I was one of Kathy’s Deli’s first employees. When it closed forever during the pandemic, I wondered if I’d lost my teenage self.

Kathy's Deli front door, cake, and coffee September 2020

Sylvia Grove

“My growing up had taken place at Kathy’s, in the stories that cooks handed off like sheet pans.”

It’s mid-May, and I’ve just finished a list of what I’ve managed to cook during quarantine—from salted pistachio brittle to lamb stock from one Easter bone—when my former boss Kathy sends me a Facebook message. “Did you hear the news?” she asks.

I hadn’t. Her deli was closing.

Seventeen years ago, I was among Kathy’s Deli’s very first employees in Shippensburg, a small town in south central Pennsylvania. A high school senior, I worked Thursday nights, spreading mayo to the exact edges of hoagie rolls and moving from sandwich bar to slicer, to the rhythm of the customers’ requests. When I graduated, somebody took my picture, slender and serious, next to the deli sign on West King Street. I remember smiling self-consciously at the passing cars, thinking more about the fruit trays that I had to assemble than my upcoming time as a creative writing major at Susquehanna U.

Sylvia Grove outside of Kathy's Deli as a graduate September 2020

Sylvia Grove, wearing the apron, in 2003.

Sylvia Grove

Over the next seven years, the deli’s popularity expanded like rising dough, and I left the work and returned more times than I could count. There were the heat-soaked summers during college, the winter breaks with holiday platters piled higher than I could reach in the walk-in. After a year of teaching English in France, I returned to Kathy’s, where my bright-eyed boyfriend—now my partner of 16 years—visited me in the mornings as I Windexed the cold food cases.

Over time, I mastered how to hold a knife, to move swiftly in a crowded kitchen, to measure cheese by eyesight. I attended more weddings as a caterer than as a guest, more graduation parties for friends I’d never know, and more corporate meetings as a temporary interruption: the weary worker who slips in with chafing racks by the back door.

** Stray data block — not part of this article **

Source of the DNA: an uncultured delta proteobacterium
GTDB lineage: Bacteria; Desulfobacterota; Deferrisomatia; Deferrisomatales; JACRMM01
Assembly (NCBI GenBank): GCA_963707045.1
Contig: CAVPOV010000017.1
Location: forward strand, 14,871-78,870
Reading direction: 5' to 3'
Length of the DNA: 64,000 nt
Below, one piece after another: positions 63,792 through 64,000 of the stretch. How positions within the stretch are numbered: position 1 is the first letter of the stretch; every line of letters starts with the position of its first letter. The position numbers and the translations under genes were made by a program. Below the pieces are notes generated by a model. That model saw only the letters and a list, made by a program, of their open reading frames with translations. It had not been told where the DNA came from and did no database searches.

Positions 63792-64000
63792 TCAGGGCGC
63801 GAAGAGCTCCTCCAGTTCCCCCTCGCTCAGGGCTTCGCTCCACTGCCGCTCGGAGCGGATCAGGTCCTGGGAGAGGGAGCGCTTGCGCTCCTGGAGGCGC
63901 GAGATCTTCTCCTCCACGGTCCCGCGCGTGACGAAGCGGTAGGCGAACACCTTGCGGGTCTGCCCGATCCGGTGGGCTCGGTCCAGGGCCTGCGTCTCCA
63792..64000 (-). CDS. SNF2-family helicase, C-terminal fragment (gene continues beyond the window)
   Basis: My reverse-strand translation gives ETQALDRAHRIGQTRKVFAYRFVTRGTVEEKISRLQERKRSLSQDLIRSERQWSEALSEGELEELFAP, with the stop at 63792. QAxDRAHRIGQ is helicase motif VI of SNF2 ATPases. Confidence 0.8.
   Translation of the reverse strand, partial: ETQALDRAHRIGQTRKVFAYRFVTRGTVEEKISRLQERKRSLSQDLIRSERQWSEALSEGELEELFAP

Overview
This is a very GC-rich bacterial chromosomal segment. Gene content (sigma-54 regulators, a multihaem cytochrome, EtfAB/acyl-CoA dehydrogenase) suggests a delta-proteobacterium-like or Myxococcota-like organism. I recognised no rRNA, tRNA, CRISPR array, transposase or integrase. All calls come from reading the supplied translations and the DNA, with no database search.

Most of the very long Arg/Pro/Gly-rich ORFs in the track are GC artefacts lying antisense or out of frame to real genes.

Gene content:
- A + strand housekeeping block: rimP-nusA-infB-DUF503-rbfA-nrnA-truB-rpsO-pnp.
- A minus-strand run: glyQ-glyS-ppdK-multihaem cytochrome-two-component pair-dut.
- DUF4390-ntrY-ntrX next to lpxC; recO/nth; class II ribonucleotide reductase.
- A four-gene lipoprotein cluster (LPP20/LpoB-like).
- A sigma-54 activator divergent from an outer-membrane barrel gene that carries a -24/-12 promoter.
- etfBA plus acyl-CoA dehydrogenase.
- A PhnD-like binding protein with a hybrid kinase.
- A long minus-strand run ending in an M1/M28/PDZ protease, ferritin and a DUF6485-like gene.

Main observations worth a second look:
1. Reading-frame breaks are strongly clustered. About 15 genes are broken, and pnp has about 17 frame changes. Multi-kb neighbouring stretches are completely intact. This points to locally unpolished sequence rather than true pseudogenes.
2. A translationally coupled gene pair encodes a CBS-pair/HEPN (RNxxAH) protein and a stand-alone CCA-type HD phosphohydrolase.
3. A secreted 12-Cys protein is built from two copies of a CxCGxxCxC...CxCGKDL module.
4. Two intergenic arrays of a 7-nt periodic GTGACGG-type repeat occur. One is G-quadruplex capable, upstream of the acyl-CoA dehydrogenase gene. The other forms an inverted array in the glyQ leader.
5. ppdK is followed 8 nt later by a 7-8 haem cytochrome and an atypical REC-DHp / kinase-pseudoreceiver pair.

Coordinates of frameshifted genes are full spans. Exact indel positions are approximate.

“It’s time,” Kathy says over the phone, and I understand. But the announcement swells inside me like a sudden fever. The deli’s closing is my first loss to the coronavirus.

The deli’s closing is my first loss to the coronavirus.

My growing up had taken place at Kathy’s in the stories that cooks handed off like sheet pans. I was told that in life you make decisions that eventually make you. That strong-willed women are less respected than strong-willed men. In the hot, crowded kitchen next to the three-bay sink, none of us were thinking about a global pandemic, the #MeToo movement, Black Lives Matter, or the 2020 presidential race.

But somehow, with the magical intuition unique to small-town cooks, maybe we should have seen it all coming? Probably not.

Also tagged


Sylvia Grove holds a Ph.D. in French literature from the University of Pittsburgh. Her translation of Guillaume Long’s culinary comic To Drink and to Eat: More Meals and Mischief from a French Kitchen is forthcoming from Oni Press.